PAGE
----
This type of therapy uses a variety of approaches! This way, the therapist can decide what best fits the child’s needs and what treatment may be most successful for them. Let’s take a look at some of the most common forms of Children’s Therapy.
Sometimes, a therapist’s office can seem like a dull place for a child. Play Therapy is a helpful form of psychotherapy because it can help the office seem less intimidating! A therapist can either play a game with the child or even observe them play in a room. They will make observations and guide the kid towards expressing their emotions and working on their behaviors. The main goal of play therapy is for the child to learn how to recognize their feelings and how to say them out loud.
PCIT, or Parent-Child Interaction Therapy, is one of the most successful forms of Children’s Therapy. This approach is used mainly to help coach parents in how to interact with their children. The therapist helps the parent recognize the issue and teaches them how to correct and enforce the behavior while keeping a positive family bond. This type of therapy is especially helpful for parents of children with ADHD or other disorders where they may feel lost in how to best care for their child’s needs.
CBT, or Cognitive Behavioral Therapy, is a kind of therapy that focuses specifically on correcting a child’s specific actions or ways of conducting themselves. This can be helpful for children experiencing Anxiety or Depression if they feel confused by their strong emotions. As a form of talk therapy, it may be better for older children and adolescents. A therapist will first help the child get better at identifying their emotions. Next, they will teach them healthier ways of coping with and handling strong feelings.
Children’s Therapy is a research-based practice that focuses on helping a child improve over time. A therapist may work alone with a child or with their parent and family to better their behavior or a parent’s way of raising their child. Together, the therapist and client(s) hope to resolve conflicts and increase their overall happiness!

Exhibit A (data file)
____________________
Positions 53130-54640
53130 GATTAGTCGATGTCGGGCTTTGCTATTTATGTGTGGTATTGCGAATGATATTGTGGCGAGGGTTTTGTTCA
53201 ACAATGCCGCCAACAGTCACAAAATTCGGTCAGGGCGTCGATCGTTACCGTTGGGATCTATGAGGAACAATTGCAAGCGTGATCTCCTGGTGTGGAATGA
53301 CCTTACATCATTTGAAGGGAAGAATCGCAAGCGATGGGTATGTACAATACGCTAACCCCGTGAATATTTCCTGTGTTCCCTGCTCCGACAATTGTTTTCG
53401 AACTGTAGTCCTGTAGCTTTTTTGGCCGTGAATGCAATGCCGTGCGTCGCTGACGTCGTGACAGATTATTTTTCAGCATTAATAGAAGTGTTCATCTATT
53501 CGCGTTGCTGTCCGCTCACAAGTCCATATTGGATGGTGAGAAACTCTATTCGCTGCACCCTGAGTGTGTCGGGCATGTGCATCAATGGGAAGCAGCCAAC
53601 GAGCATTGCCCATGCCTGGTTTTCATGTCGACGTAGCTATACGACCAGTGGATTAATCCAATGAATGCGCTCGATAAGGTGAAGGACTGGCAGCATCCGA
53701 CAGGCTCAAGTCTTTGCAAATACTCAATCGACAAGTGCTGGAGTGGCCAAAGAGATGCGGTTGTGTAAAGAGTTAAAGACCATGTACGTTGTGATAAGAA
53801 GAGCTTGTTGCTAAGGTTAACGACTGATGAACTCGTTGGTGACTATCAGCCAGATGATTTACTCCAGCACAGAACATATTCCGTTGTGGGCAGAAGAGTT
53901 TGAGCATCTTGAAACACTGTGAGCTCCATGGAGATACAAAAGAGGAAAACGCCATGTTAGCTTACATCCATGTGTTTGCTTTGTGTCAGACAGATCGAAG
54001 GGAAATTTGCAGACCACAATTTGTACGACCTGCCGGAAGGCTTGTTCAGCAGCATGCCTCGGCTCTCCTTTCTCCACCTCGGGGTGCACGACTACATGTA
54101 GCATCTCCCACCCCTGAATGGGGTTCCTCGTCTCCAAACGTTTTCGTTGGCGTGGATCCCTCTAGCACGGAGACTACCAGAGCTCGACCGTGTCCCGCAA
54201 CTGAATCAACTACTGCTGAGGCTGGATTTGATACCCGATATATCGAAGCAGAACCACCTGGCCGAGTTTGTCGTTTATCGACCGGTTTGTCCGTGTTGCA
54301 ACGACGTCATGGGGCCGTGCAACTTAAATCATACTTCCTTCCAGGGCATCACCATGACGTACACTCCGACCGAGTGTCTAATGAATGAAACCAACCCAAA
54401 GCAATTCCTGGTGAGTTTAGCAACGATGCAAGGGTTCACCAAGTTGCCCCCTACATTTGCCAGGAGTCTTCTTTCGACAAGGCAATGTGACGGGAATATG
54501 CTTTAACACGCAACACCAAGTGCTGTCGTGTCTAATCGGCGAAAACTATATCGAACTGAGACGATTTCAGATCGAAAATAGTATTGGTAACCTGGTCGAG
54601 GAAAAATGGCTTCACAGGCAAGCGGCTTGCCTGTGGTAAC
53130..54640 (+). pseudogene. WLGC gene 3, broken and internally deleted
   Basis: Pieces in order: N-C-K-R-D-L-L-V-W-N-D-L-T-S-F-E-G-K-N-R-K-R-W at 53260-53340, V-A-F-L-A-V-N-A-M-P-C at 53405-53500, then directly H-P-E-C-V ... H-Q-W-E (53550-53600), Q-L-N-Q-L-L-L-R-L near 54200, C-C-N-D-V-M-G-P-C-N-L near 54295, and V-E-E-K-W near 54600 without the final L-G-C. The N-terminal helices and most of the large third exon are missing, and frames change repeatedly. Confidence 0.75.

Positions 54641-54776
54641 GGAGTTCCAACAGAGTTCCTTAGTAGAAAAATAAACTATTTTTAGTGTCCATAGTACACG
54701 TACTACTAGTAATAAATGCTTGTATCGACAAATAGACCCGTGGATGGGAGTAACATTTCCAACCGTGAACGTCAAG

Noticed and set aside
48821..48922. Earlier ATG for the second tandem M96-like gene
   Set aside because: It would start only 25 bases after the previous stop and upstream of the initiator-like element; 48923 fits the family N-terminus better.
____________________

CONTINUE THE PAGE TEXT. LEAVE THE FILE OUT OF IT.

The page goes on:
There is no such thing as no communication. For instance, even when we’re silent, we’re communicating something. Perhaps we are not in the mood for a talk that speaks for itself, doesn’t it? On the other hand, when we are in an exploratory mood, we ask questions. As a result, our intellectual capacity increases.
It is sometimes hard to know what goes on inside a child’s head, so let’s look at some of the most common questions about this form of therapy.
Children's Therapy is used for every age throughout childhood. From infancy to near-adulthood, a parent can attend or have their child attend therapy at any time they feel they need it. However, it may be best to ask a therapist what they would recommend for a child's therapy path based on their specific needs.
Absolutely! If a parent notices behavior they are having trouble reversing, sometimes it is best to get help. For example, suppose their child becomes violent when they lose at a video game and won't stop. In this case, it may be helpful to seek a therapist's assistance in changing this behavior.
It is sometimes hard to say when a young one needs professional help for sure. However, if a parent notices frequent tantrums, hyperactivity, fear, trouble socializing, or any other concerning issues they would like to address, it can benefit both a parent and a child to attend therapy.